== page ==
Brewster greatly regretted that all interest in his Concord place was destined to lapse when he was through with it, and he frequently debated some possible use it might be put to… Henry W. Henshaw, The Auk, The Quarterly Journal of Ornithology, January 1920
A little more than 100 years after his death, a plan for the general public to enjoy the nature and bird sanctuary once owned by Concord resident William Brewster, first president of the Massachusetts Audubon Society, is nearing approval.
“Brewster spent his whole life devoted to birds,” said Amy Montague, director, Museum of American Bird Art, Mass Audubon. “He was completely smitten by birds from childhood on.”
Addressing input from Balls Hill residents and the Friends of Brewster’s Woods (FOBW) over the past year and a half, the Mass Audubon Society has agreed to no bus groups; no weddings; no summer camps; no field station; no programming for children; and visits by appointment only to the Brewster’s Woods Wildlife Sanctuary at 221 Balls Hill Road.
David O’Neill, Mass Audubon president, assured the 25 people who attended the sanctuary’s most recent open house last Sunday, that there would be no “revenue-generating events” at Brewster’s Woods.
Tucked away in one of Concord’s most exclusive residential neighborhoods, the 130-acre tract of land that runs along the Concord River was once owned by William Brewster. It was purchased for $22.5-million in 2018 from Charlene Engelhard by Nancy and Reinier Beeuwkes, who then gifted the land and an $11-million endowment to Mass Audubon. The Beeuwkeses live in October Farm, the 1744 farm house once owned by Brewster, on property that is adjacent to the sanctuary.
“The endowment allows us to keep the property forever … and more freedom to not have to raise revenue,” said O’Neill.
O’Neill mentioned that Mass Audubon would offer its university-level Birders Certificate Program and the Field Naturalist Certificate Program; bird and naturalist walks; and historical lectures. Educational programming will be focused on older teens, families, and adult learners.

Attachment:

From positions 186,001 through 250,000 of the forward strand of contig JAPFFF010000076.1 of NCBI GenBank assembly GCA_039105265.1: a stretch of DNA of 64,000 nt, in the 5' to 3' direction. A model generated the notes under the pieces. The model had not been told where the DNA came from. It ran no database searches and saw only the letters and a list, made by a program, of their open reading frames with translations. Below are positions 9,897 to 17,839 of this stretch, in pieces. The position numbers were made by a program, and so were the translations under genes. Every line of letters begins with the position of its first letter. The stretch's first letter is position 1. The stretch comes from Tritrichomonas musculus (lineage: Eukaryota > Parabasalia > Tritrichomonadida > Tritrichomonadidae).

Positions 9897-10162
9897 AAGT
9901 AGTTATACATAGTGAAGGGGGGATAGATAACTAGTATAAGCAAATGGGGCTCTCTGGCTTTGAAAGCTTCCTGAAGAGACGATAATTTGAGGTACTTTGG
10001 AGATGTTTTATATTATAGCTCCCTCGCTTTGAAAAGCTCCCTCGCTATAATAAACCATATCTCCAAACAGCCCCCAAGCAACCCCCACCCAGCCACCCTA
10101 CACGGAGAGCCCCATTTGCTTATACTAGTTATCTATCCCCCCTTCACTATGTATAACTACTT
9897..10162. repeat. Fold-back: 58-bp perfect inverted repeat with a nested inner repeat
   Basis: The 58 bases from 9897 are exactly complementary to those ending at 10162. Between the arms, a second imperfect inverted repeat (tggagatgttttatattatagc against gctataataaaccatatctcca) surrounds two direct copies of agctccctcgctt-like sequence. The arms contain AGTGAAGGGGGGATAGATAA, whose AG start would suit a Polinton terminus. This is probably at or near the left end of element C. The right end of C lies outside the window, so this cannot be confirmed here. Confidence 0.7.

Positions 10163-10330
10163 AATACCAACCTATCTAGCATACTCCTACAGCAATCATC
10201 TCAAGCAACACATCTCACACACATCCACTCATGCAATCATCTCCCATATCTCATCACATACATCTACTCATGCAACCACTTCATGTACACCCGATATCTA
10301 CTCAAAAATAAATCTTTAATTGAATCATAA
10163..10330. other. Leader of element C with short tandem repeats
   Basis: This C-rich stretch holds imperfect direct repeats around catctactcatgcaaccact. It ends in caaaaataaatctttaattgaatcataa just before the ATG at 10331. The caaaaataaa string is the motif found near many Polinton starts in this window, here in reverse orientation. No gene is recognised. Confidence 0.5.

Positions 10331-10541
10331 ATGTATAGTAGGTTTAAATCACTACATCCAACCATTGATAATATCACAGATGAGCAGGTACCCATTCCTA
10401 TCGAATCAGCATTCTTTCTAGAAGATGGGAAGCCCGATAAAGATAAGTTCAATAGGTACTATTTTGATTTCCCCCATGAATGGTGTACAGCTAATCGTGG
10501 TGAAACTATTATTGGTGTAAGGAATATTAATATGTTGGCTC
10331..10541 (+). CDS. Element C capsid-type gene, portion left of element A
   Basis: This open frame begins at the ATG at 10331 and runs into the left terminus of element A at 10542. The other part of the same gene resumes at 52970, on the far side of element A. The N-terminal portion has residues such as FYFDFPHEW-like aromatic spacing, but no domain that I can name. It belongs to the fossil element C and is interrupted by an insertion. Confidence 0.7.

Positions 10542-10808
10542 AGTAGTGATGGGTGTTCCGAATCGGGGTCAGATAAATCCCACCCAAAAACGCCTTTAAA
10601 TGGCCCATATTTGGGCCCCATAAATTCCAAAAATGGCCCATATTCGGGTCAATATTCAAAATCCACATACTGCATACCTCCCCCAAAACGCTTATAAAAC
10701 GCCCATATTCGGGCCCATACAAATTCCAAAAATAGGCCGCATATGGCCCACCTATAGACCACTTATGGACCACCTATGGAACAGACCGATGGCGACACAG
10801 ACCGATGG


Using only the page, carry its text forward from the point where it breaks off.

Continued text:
“Brewster’s Woods is a migratory corridor,” he said, “with kingfishers, songbirds, and waterfowl making their way along the Concord River corridor.”
When O’Neill was out on a short walk this spring with naturalist and birder Peter Alden, the two spotted 42 different kinds of migratory birds.
Dennis Fiori, a spokesman for FOBW, was on Sunday’s tour and was agreeable to the compromises that Mass Audubon made concerning no bus traffic on the narrow, tree-lined, 18th century Balls Hill Road and the reduction in parking from 50 to 30 new parking spaces. Visitors will be required to make a reservation to visit the property for a two-hour block of time.
“It’s impressive and wonderful what Mass Audubon is doing with the property at this point,” Fiori said. “We will see what the final application [to the Town] will have for numbers of parking spaces and people visiting the property.”
Cyrus “Chuck” Gibson, also a member of FOBW, said “the property might become a magnet for visitation” that goes beyond what the 130-acre wildlife sanctuary can absorb.
Gibson added, “Balls Hills Road doesn’t stand up to normal wear and tear, much less increased use.”
Brewster, the son of a wealthy banker, first discovered birding at a very young age. He had poor eyesight and before binoculars were in wide use, he would shoot a bird and hold it in his hands to study it. He took thousands of photographs of birds, which he donated to Mass Audubon and Harvard University. Although he did not attend college due to his failing eyesight and frail health, Brewster was a self-taught ornithologist, having learned taxidermy at the age of 12 from the father of his friend, Daniel Chester French. Brewster was founder and the first president of the Nuttall Ornithological Club, which started out as an informal group of his childhood friends, who all had a passion for birding. The Nuttall Club will be celebrating its 150th anniversary in 2023.
Brewster moved to Concord from Cambridge and pieced together 300 hundred acres of land that fronted the Concord River. He paid for it himself and operated a field station from this property. He spent his later years working to outlaw the shooting of migratory birds and the sale of their feathers.